Satisfaction at Every Level
It wasn’t the main topic, but customer satisfaction was a recurring subject of discussion at a focus group of custom and semi-custom home builders I moderated recently. Held in Las Vegas at the same time as the International Builders Show, the session revealed a shift in builder reliance upon manufacturers for “customer satisfaction,” as opposed to dealers and distributors.
The purpose of the focus group was to explore how builders choose “green” products. In discussing their selection process, the participants made it clear they look to manufacturers for “green” and other product information they need, in turn, to reach out to and educate their customers. The builders indicated they have all but given up on dealers and distributors to be knowledgeable about what they are selling. “I wish I could go directly to the manufacturers I like,” said one participant, “because my local dealers know less and less about the products they are selling.”
The weak new construction market has produced cutbacks in staffing at all levels, and these builders suggest they have seen the impact at the dealer and distributor level in the product knowledge arena. They increasingly perceive dealers as order takers only.
One consequence of that is that price has taken on a larger role in the decision process. Builders don’t look to dealers for product knowledge and satisfaction, and frankly many dealers are willingly shedding this responsibility. So the one way left for builders to compare one dealer to another is on price.
For dealers and distributors, I would suggest the message is that there is a clear opportunity for differentiation in the market. Having an educated and knowledgeable support staff that can help builder customers increasingly makes you unique.
For manufacturers, this really ups the ante for determining whether end users are happy with products and services. One can’t tell about a product, sales team or rep’s success by looking at sales sheets by regions anymore if customers in a particular area are unhappy with the information and services from the local dealers.
We forget we are in a “sell-through” rather than “sell-to” environment. Manufacturers need to remember that the local dealer is an extension of their sales and delivery system.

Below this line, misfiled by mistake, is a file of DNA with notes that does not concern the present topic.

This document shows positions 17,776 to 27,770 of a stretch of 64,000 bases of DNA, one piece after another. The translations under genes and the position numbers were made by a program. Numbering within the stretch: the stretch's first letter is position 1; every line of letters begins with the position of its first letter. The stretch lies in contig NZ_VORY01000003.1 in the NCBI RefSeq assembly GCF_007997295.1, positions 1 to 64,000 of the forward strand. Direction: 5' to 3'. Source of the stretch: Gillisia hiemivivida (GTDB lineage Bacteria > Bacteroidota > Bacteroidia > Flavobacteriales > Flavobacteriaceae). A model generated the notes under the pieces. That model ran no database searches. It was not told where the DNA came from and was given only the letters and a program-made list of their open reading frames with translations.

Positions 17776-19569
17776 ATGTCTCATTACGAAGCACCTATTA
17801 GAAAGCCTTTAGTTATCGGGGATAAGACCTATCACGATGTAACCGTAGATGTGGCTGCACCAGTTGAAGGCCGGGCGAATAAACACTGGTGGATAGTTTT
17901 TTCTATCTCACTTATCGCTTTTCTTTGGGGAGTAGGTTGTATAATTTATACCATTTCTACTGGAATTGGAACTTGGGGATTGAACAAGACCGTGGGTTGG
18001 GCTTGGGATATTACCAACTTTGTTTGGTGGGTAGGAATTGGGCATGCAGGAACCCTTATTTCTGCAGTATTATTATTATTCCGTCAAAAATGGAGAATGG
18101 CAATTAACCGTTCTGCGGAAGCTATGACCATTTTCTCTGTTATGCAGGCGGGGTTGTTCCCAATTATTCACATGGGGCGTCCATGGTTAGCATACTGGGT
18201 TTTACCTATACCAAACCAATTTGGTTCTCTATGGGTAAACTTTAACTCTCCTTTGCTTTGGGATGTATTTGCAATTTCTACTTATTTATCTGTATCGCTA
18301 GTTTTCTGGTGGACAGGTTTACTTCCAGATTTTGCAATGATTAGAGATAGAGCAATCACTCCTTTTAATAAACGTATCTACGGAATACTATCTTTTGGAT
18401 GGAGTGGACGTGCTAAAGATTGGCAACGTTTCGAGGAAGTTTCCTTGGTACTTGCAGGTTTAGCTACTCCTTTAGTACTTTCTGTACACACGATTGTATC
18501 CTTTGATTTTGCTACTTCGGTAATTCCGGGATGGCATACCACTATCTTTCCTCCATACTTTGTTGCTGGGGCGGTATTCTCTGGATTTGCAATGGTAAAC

In my last column, I urged manufacturers to develop a report card—a method for measuring customer satisfaction. So what should the report card be measuring? Yes, it’s important to assess whether the local dealer and or distributor is satisfied with the product, service and delivery. But, now more importantly, a manufacturer should also test the builder, remodeling contractor, and ultimate consumer.
A manufacturer may be smart to view their local dealer/distributor as the order in-take and delivery service only, given the current mood of builders, remodelers and consumers. Many manufacturers have discovered ways to by-pass the locals—except for these services with great success. Of course, it may also be more powerful for the manufacturer to understand which are the strongest dealers and distributors are in any one given area, since each manufacturer can only afford to have so many of their own folks in a market. A customer satisfaction report card coming from those folks who install and use the product can help determine that.
The sentiment of the builders at this focus group says to me that market research must cover the entire supply chain. A manufacturer needs to do more than just ask its dealers or distributors “How are we doing?” Do the research yourself so you know the satisfaction levels of everyone involved from your back door to the consumer, unfiltered. You need to get a full report card, read it and take action on it where necessary to grow not only your business but your market reputation.